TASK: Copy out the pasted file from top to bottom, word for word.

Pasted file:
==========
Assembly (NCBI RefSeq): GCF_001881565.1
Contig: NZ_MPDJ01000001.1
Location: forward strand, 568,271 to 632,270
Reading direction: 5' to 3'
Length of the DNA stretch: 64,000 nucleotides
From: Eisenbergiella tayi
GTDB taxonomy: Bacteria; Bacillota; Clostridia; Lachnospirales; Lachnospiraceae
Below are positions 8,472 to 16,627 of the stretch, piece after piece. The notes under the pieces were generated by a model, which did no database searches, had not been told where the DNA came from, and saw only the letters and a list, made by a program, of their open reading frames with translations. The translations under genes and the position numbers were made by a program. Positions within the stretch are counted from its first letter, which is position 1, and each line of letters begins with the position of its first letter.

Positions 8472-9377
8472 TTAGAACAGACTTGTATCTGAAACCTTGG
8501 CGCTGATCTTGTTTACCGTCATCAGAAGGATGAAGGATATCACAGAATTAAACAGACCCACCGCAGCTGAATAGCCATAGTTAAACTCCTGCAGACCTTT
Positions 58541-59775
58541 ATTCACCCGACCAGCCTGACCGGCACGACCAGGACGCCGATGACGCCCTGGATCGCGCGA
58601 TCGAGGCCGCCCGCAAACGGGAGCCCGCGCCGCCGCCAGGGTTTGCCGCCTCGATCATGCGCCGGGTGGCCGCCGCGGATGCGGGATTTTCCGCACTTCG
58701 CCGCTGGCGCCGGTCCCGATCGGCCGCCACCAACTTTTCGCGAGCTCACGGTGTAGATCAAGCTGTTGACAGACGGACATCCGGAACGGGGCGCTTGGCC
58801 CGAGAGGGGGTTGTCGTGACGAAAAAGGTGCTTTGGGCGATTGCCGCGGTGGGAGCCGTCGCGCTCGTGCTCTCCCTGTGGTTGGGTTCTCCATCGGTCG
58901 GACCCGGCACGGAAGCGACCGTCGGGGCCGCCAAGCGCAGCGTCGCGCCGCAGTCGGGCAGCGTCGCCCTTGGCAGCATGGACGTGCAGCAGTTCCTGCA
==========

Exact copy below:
Assembly (NCBI RefSeq): GCF_001881565.1
Contig: NZ_MPDJ01000001.1
Location: forward strand, 568,271 to 632,270
Reading direction: 5' to 3'
Length of the DNA stretch: 64,000 nucleotides
From: Eisenbergiella tayi
GTDB taxonomy: Bacteria; Bacillota; Clostridia; Lachnospirales; Lachnospiraceae
Below are positions 8,472 to 16,627 of the stretch, piece after piece. The notes under the pieces were generated by a model, which did no database searches, had not been told where the DNA came from, and saw only the letters and a list, made by a program, of their open reading frames with translations. The translations under genes and the position numbers were made by a program. Positions within the stretch are counted from its first letter, which is position 1, and each line of letters begins with the position of its first letter.

Positions 8472-9377
8472 TTAGAACAGACTTGTATCTGAAACCTTGG
8501 CGCTGATCTTGTTTACCGTCATCAGAAGGATGAAGGATATCACAGAATTAAACAGACCCACCGCAGCTGAATAGCCATAGTTAAACTCCTGCAGACCTTT
Positions 58541-59775
58541 ATTCACCCGACCAGCCTGACCGGCACGACCAGGACGCCGATGACGCCCTGGATCGCGCGA
58601 TCGAGGCCGCCCGCAAACGGGAGCCCGCGCCGCCGCCAGGGTTTGCCGCCTCGATCATGCGCCGGGTGGCCGCCGCGGATGCGGGATTTTCCGCACTTCG
58701 CCGCTGGCGCCGGTCCCGATCGGCCGCCACCAACTTTTCGCGAGCTCACGGTGTAGATCAAGCTGTTGACAGACGGACATCCGGAACGGGGCGCTTGGCC
58801 CGAGAGGGGGTTGTCGTGACGAAAAAGGTGCTTTGGGCGATTGCCGCGGTGGGAGCCGTCGCGCTCGTGCTCTCCCTGTGGTTGGGTTCTCCATCGGTCG
58901 GACCCGGCACGGAAGCGACCGTCGGGGCCGCCAAGCGCAGCGTCGCGCCGCAGTCGGGCAGCGTCGCCCTTGGCAGCATGGACGTGCAGCAGTTCCTGCA